Understanding Your Student Loan Options
by Howard Freedman
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Howard can be reached at firstname.lastname@example.org
Student Loans (Federal are offered by the US Department of Education) There are two types of federal student loans that require a FAFSA available each October. The FAFSA requests prior years last filed income tax data for both the parent and student.
Stafford loans are not based on credit score, are offered to all students regardless of EFC, have varied and unique repayment plans and can be forgiven based on certain criteria for high demand professions especially in low-income communities. Needy students can receive a combination of subsidized loans in which interest is paid by the US government while the student is in college and unsubsidized loans in which interest accrues or accumulates and paid by the borrower. Under certain circumstances, repayments can be deferred or postponed or eligible for forbearance. Forbearance allows the borrower to temporarily stop making payments make smaller payment or extend the repayment schedule. Another unique feature of the Stafford, (Perkins loans) are the repayment options that are not available with alternative loans. Here is a list of the repayment options that can be explained in greater detail by visiting the Federal Student Aid website
• Standard Repayment Plan
• Graduated Repayment Plan
• Extended Repayment Plan
• Revised Pay As You Earn Repayment Plan
• Pay as You Earn Repayment Plan
• Income Based-repayment
• Income Contingent Payment Plan
• Income-Sensitive Payment Plan
• The beauty of the Stafford loans is they are easy to obtain and repay and gives the student an ownership stake in their education.
• The downside is that the student can only borrow between $5500 and $7500 per year, which, in most cases will not cover the total cost of college.
Colleges also award Perkins loans to needy students at only a 5% interest rate. The federal government subsidizes the interest on the loan while the student is in college.
Bottom Line: Always accept Stafford and Perkins loans before any others.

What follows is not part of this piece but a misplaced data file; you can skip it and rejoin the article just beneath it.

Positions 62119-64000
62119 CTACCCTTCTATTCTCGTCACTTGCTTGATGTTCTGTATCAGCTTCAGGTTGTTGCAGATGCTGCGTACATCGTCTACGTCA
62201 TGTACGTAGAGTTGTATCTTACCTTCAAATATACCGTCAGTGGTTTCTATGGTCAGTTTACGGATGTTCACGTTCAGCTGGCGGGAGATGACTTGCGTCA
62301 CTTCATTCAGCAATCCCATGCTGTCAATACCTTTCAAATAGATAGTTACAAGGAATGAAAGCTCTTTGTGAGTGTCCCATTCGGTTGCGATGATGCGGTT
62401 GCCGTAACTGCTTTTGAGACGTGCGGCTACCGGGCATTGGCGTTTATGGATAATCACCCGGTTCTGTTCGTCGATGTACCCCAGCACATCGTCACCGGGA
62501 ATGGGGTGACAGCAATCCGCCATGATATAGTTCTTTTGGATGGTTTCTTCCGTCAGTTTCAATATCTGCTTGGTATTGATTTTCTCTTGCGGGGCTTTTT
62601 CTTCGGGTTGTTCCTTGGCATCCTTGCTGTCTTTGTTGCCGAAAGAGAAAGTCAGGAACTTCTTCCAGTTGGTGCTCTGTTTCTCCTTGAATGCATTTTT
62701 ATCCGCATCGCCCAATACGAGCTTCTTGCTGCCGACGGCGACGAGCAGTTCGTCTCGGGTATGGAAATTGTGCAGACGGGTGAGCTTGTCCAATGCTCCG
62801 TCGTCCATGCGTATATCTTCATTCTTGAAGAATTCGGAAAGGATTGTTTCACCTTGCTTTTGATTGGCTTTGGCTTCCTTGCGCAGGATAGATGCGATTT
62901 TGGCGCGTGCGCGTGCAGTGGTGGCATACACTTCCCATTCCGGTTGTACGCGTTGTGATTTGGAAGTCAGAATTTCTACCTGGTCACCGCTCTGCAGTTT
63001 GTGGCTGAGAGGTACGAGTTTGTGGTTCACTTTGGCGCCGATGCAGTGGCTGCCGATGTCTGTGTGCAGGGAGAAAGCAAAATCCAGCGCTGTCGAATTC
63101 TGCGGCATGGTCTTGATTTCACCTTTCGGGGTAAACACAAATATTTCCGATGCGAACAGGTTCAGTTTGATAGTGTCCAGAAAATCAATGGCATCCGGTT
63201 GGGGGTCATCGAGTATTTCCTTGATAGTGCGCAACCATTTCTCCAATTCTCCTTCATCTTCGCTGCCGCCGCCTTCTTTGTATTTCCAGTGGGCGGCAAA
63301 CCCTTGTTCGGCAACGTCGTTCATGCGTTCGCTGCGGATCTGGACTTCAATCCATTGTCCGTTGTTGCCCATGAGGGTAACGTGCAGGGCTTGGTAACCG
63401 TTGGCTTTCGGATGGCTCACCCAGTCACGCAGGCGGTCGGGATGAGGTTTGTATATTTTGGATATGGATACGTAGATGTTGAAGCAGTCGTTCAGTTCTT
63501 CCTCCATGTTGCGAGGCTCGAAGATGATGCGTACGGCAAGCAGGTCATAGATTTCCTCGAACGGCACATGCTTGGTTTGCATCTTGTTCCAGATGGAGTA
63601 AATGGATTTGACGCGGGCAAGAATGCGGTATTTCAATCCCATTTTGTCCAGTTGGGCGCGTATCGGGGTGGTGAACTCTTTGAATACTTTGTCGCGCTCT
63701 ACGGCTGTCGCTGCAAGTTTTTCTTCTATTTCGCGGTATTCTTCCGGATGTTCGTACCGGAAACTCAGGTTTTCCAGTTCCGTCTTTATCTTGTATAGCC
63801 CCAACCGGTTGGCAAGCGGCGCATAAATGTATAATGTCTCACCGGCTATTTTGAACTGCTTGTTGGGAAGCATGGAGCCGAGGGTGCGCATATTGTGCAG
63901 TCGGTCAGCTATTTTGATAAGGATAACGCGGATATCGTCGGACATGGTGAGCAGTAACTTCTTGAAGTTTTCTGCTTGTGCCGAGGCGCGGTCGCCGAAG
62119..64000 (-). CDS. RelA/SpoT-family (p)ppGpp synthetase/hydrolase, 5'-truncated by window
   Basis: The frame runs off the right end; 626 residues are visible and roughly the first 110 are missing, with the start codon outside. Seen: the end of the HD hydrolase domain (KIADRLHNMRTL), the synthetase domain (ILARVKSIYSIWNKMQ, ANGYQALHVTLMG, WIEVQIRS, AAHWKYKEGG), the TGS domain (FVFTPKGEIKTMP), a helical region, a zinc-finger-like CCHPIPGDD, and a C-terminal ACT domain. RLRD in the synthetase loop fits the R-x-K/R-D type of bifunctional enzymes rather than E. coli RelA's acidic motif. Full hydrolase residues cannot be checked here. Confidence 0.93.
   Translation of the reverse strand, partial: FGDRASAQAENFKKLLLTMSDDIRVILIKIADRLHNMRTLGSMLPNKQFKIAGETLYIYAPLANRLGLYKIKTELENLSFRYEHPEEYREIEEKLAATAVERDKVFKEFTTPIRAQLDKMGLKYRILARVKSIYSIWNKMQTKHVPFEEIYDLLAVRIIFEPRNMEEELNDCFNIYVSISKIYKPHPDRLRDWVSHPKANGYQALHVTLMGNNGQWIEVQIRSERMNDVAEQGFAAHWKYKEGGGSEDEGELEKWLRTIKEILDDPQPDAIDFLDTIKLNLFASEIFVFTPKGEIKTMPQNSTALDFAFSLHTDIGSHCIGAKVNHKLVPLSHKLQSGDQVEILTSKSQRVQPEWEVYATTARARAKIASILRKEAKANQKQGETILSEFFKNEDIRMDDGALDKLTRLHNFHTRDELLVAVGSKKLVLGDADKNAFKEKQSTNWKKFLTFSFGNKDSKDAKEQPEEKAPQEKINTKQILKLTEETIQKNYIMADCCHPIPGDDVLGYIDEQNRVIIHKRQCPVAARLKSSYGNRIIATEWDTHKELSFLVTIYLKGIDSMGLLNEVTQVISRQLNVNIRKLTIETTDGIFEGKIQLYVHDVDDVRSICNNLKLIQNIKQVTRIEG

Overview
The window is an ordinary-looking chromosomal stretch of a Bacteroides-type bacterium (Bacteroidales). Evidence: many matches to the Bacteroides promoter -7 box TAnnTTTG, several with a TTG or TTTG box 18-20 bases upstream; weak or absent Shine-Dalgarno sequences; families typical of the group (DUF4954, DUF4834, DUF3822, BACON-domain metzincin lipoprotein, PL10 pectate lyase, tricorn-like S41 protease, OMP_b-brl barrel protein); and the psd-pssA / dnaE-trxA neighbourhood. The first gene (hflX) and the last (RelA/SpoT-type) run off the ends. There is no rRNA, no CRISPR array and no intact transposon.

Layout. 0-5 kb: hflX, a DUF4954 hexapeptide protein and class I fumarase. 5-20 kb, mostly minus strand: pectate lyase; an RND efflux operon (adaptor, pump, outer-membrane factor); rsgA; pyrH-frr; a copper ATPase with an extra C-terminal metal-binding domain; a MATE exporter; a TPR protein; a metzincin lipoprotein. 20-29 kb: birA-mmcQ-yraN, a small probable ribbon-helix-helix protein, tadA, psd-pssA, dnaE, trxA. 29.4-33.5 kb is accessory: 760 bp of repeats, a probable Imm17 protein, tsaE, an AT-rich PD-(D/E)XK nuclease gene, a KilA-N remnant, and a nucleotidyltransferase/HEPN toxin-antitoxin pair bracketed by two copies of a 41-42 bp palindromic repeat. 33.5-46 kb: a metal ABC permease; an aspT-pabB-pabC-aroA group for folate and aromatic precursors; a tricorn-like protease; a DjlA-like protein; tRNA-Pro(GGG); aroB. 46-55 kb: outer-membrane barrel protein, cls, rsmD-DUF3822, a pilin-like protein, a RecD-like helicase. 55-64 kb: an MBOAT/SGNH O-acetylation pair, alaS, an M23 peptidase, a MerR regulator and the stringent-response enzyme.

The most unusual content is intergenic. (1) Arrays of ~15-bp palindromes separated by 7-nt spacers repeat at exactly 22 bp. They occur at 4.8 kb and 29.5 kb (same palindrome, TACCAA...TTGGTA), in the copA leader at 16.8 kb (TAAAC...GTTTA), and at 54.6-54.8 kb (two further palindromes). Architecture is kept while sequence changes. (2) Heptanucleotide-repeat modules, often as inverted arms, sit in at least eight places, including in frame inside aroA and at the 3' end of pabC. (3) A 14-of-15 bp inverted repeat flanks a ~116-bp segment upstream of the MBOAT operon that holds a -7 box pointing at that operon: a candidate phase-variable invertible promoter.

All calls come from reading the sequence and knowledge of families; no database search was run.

Parent PLUS Loan (7.6% and 4% Origination Fee)
The Parent PLUS loan is fully the parent’s responsibility to repay. It has liberal credit terms and unlike alternative loans does not use the debt to income ratio. If a parent is denied a PLUS loan the student can receive an additional $4000 in unsubsidized Stafford loans. Since it is in one parent’s name, the parent with the stronger credit score may be in a better position to borrow. The PLUS loan is also like a life insurance policy as the loan is canceled in the event of the parent or student’s death or if the parent becomes totally and permanently disabled. The downside of a PLUS loan is that the parent is fully responsible for repayment even I the student should drop out.
These are all of the outside loans offered by banks, credit unions, employers, state agencies, etc. Since most students do not have an established credit score, co-signors with good credit can cosign for the student to protect the lender from a loan default. Usually, the co-signor is off the hook if the student makes timely payments for at least 2 years to 3 years after they graduate. Repayment terms are not as flexible and are not subject to loan forgiveness, deferment, and forbearance. Fixed rate loans are the best way to go for those with marginal credit since variable rates can be much higher. The best thing is to check with the college on programs they offer but shop around. Bankrate.com is an excellent site from which to begin.
Home Equity Loans or Lines of credit provide great flexibility, are subject to less interest but are getting harder to obtain as credit requirements have become more stringent.
Credit Card payments can also be expensive but can be used for books and pay other expenses not paid directly to the college. Using a credit card makes sense for incidental expenses that can be paid within each billing cycle rather than over many years.
Borrowing against a 401 (k) or other retirement plans should be used as a last resort Parents also need some financial security for their future and can ill afford to sacrifice it to pay for a college education.. Many years ago, I had a client that cleaned out his retirement account to pay for his son’s education. After only one semester the student dropped out. That was a costly mistake especially when things are not well thought out.
Paying for college will take a variety of borrowing options for which both the student and parents should decide. Look at college as a four-year expense for the student and their siblings before deciding on borrowing options.